Nanostructures Make Viper Skin Ultra-Black and Stealthy
by Laura Poppick
From even a short distance, this West African Gaboon viper looks just like a pile of dead leaves. New research shows that the highly-camouflaged snake owes its elusiveness to nanostructures in its black scales.
The velvety-black patches on this snake’s back are so dark and absorb so much light, they look like gaps in the snake’s body. This illusion allows the lurkers to dissolve into leaf litter as they wait for prey on the rainforest floor.
To determine what makes these scales appear so black, a team of German scientists examined the snake’s skin under a scanning electron microscope (SEM), and found differences in the nanostructures of dark and pale scales that explain the high contrast, the team reports today in Scientific Reports…
IUCN: Almost one in five reptiles struggling to survive
15 Feb. 2013 | International news release
Nineteen percent of the world’s reptiles are estimated to be threatened with extinction, states a paper published today by the Zoological Society of London (ZSL) in conjunction with experts from the IUCN Species Survival Commission (SSC).
The study, printed in the journal of Biological Conservation, is the first of its kind summarising the global conservation status of reptiles. More than 200 world renowned experts assessed the extinction risk of 1,500 randomly selected reptiles from across the globe.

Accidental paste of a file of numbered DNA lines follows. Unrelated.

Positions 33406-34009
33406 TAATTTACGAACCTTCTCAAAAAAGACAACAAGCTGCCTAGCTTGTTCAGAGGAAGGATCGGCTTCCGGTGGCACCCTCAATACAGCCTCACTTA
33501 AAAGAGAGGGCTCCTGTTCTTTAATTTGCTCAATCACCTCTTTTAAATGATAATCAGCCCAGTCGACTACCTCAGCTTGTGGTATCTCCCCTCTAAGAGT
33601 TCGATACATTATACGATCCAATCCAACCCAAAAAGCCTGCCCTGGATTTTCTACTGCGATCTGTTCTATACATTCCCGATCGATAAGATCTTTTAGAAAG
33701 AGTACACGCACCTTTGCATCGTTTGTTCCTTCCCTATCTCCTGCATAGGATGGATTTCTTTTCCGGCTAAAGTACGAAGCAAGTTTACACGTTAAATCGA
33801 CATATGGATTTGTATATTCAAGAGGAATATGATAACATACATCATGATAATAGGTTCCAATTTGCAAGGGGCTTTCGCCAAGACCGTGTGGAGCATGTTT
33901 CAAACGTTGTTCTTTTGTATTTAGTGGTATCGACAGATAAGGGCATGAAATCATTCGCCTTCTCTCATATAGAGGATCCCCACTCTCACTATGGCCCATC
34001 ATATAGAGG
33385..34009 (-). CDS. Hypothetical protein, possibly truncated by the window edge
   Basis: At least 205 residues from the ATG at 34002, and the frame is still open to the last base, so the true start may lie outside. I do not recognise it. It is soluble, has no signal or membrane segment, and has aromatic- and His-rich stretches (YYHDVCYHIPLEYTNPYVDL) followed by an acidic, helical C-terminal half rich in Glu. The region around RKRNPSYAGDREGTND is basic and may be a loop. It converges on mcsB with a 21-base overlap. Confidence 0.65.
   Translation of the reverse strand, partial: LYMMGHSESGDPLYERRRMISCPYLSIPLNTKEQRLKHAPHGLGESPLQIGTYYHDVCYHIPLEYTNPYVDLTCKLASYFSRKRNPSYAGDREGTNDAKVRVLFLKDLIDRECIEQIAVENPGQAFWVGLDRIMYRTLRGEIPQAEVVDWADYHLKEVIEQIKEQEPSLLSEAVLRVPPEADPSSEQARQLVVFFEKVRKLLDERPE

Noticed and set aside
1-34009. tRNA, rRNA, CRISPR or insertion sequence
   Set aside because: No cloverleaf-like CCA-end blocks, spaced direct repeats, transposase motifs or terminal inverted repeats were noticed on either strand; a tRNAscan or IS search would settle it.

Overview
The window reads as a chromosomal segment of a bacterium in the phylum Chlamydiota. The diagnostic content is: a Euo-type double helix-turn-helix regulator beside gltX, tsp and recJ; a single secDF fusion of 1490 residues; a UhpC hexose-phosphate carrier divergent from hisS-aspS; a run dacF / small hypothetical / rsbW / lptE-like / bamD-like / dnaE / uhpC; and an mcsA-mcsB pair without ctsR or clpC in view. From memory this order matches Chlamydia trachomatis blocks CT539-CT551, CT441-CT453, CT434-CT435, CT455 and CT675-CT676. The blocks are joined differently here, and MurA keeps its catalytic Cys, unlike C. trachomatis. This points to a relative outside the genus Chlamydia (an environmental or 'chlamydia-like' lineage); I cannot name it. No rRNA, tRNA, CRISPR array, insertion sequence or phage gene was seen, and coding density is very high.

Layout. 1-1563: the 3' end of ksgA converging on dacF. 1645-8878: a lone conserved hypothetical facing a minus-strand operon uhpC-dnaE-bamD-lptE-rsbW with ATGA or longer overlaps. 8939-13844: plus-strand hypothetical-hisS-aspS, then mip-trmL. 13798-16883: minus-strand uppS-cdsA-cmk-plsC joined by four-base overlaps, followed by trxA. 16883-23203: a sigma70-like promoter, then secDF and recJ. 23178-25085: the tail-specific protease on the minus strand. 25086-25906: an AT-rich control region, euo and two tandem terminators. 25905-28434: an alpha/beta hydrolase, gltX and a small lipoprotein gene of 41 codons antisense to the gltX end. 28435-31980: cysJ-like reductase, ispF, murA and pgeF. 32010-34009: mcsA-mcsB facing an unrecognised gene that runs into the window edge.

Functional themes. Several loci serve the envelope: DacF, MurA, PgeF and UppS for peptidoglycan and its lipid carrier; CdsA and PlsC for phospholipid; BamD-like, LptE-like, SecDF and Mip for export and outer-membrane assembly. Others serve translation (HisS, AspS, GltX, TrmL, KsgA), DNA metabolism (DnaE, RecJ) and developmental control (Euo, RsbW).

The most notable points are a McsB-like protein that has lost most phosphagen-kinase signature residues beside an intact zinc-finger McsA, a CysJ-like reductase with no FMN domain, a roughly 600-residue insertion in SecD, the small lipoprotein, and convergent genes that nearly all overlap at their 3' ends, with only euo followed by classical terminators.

Out of the 19% of reptiles threatened with extinction, 12% classified as Critically Endangered, 41% Endangered and 47% Vulnerable.
“This is a very important step towards assessing the conservation status of reptiles globally,” says Philip Bowles, Coordinator of the Snake and Lizard Red List Authority of the IUCN Species Survival Commission. “The findings sound alarm bells about the state of these species and the growing threats that they face. Tackling the identified threats, which include habitat loss and over-harvesting, are key conservation priorities in order to reverse the declines in these reptiles.”…
Desert Horned Viper (Cerastes cerastes), highly venomous, found in sandy desert areas of North Africa and the Middle East, up to 85 cm (~33 in) in length, egg laying, feed on a wide variety of small mammals and reptiles, tend to move across loos sand by “side winding”.